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Ruling by Fear

Angela Weiss/AFP/Getty

A man and child walking in Prospect Park, New York City, March 2021

By enshrining a constitutional “right to carry a handgun for self-defense outside the home,” the Supreme Court’s decision in New York State Rifle & Pistol Association Inc. v. Bruen all but guarantees more guns on streets already bristling with them. It ushers in a world that many people will not be happy to inhabit. But the conservative justices are already living in that world. A dark and cynical view of society runs through their opinions and the questions they asked at oral argument. Danger lurks behind every corner, threatening to lunge at our heels, and the best we can do is arm up. It’s a Wild West worldview in the guise of an originalist, text-bound decision.

Bruen strikes down a New York law, the Sullivan Act of 1911, that required applicants to show a special need for self-protection before getting a license to publicly carry a gun. Writing for the majority, Justice Thomas presents the case as a direct descendant of Heller v. D.C., the Supreme Court decision from 2008 that first established an individual right to bear arms. The Court in that decision interpreted the Second Amendment to broadly guarantee a right to “possess and carry weapons in case of confrontation,” but it concentrated on securing that right within the gun owner’s home, “where the need for defense of self, family, and property is most acute.” In Heller, the conservative justices had a particular menace in mind that Americans needed to defend themselves against: the home intruder. In Bruen, by contrast, the menace is pervasive and diffuse.

Gun rights must be extended from the home to public spaces, Justice Thomas writes, because “confrontation can surely take place outside the home” and indeed “many Americans hazard greater danger outside the home than in it.” For this, he cites a Seventh Circuit case from 2012 recognizing a right to bear arms in public, in which Judge Richard Posner wrote that “a Chicagoan is a good deal more likely to be attacked on a sidewalk in a rough neighborhood than in his apartment on the 35th floor of the Park Tower.” (Posner’s point there was that residents of twenty-first century Illinois still faced dangers that require self-defense, though no longer posed by “hostile Indians.”)

Justice Alito’s concurring opinion draws the hazards of public life in even brighter lines. In one particularly vague provocation, he writes that “many people face a serious risk of lethal violence when they venture outside their homes.” He goes on, in the language of 1990s fear-mongering, to speculate: “No one apparently knows how many of the 400 million privately held guns [in the US] are in the hands of criminals, but there can be little doubt that many muggers and rapists are armed and are undeterred by the Sullivan Law.” Some people, he says, “must traverse dark and dangerous streets in order to reach their homes” and “some of these people reasonably believe that unless they can brandish or, if necessary, use a handgun in the case of attack, they may be murdered, raped, or suffer some other serious injury.”

At oral argument, Justice Alito pressed New York’s Solicitor General to confirm that “there are a lot of armed people on the streets of New York and in the subways late at night right now.” When she said she did not know how many armed people were on the subways late at night, he pressed on: “All these people with illegal guns, they’re on the subway… they’re walking around the streets, but the ordinary hard-working, law-abiding people I mentioned, no, they can’t be armed?” Justice Kavanaugh, twisting an earlier statement from the Solicitor General that rapes and robberies happen on deserted bike paths, said that “there are a lot of serious violent crimes on running paths.” When Justice Sotomayor asked Paul Clement, the attorney challenging the law, whether the two clients at the heart of the case from rural New York really had a need for self-defense in public places, he responded that the client might have to drive to a country road at night and help a relative with a change of tire, suggesting that he could be attacked while doing so.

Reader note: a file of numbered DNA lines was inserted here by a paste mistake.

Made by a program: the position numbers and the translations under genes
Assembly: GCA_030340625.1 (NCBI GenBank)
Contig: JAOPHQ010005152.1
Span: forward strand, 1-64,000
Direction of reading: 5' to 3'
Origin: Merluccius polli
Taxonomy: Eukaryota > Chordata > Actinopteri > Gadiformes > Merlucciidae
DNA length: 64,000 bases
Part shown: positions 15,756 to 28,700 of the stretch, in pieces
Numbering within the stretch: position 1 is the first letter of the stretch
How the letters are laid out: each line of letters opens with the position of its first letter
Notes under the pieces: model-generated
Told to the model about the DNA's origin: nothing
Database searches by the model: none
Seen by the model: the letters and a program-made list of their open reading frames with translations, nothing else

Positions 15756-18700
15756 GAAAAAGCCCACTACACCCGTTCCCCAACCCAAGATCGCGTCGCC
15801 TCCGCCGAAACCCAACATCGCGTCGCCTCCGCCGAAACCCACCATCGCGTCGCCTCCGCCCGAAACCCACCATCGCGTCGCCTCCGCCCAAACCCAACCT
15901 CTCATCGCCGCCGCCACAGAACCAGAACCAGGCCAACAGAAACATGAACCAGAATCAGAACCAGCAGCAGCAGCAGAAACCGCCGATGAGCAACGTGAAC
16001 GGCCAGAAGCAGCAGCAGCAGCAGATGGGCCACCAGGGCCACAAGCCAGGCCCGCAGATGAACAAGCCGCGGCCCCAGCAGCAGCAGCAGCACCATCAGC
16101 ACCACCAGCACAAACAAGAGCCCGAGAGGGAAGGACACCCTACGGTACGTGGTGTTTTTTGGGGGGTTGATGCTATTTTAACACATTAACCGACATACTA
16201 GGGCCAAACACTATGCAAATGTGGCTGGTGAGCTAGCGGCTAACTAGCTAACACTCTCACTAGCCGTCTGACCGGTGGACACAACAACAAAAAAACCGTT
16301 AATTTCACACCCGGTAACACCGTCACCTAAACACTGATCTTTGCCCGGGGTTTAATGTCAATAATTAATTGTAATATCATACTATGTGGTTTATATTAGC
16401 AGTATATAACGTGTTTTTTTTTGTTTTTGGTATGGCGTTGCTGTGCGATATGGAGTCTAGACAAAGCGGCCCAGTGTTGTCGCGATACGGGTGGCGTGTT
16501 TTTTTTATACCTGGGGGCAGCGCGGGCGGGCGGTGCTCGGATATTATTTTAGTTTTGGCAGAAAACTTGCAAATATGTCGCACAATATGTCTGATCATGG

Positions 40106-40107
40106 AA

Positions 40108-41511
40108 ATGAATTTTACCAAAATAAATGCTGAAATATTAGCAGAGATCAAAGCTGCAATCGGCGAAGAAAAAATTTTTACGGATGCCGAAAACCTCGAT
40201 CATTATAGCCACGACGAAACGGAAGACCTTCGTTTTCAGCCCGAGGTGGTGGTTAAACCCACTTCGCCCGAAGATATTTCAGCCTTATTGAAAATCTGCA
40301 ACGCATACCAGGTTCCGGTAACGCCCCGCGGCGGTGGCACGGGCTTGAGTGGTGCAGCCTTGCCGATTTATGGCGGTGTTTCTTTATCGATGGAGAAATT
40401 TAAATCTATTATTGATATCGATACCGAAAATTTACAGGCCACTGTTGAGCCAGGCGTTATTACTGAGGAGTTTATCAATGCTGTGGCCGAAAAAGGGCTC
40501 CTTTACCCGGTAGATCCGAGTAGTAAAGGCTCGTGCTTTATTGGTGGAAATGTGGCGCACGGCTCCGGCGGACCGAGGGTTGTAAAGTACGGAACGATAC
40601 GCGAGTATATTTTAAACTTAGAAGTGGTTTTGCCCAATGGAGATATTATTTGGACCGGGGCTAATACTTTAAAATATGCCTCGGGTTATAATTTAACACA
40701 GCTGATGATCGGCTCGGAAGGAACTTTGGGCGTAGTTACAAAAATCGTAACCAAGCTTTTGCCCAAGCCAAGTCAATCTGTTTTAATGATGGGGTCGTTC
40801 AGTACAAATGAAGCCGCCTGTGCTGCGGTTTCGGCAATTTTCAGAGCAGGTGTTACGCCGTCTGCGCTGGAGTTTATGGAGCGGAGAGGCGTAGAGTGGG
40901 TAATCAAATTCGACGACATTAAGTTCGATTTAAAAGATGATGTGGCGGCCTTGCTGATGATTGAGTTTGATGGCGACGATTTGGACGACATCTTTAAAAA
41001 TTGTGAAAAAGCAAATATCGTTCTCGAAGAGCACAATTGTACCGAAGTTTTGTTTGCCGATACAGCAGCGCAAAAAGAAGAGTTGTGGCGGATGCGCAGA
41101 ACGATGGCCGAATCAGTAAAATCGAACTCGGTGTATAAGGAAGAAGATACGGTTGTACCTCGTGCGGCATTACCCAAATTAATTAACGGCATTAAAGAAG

Streets, sidewalks, country roads, and running paths are transformed here from shared, communal spaces into hostile sites of potential violence. In striking down New York’s requirement, Thomas explains that the Constitution must be understood to guarantee the right to carry guns in public not just to people with a specific need for self-protection but to all citizens with “ordinary self-defense needs.” Since the Constitution guarantees rights equally, the Court’s implication is that all of us have a need for armed self-defense, just by living with one another.

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Even while some of the justices’ examples of threats are distressingly vivid, though, there is something unreal about Bruen’s treatment of what it really means to give people guns to defend against those threats. No time is spent wondering what happens when a person with a firearm is actually attacked while traversing a dark and dangerous street, or when someone on a subway thinks they’re being mugged. Even the language the majority uses, guaranteeing the right to arms “in case of confrontation,” is sanitized, unspecific, and polite. The specter of legally justified murders, accidents, and manslaughters grimly haunts the decision. The scariest part of the story Bruen tells about the ugly world we live in is that the conservatives have changed the law in a way that will vindicate their cynical view of humanity. We will all become more afraid of one another, and reasonably so.

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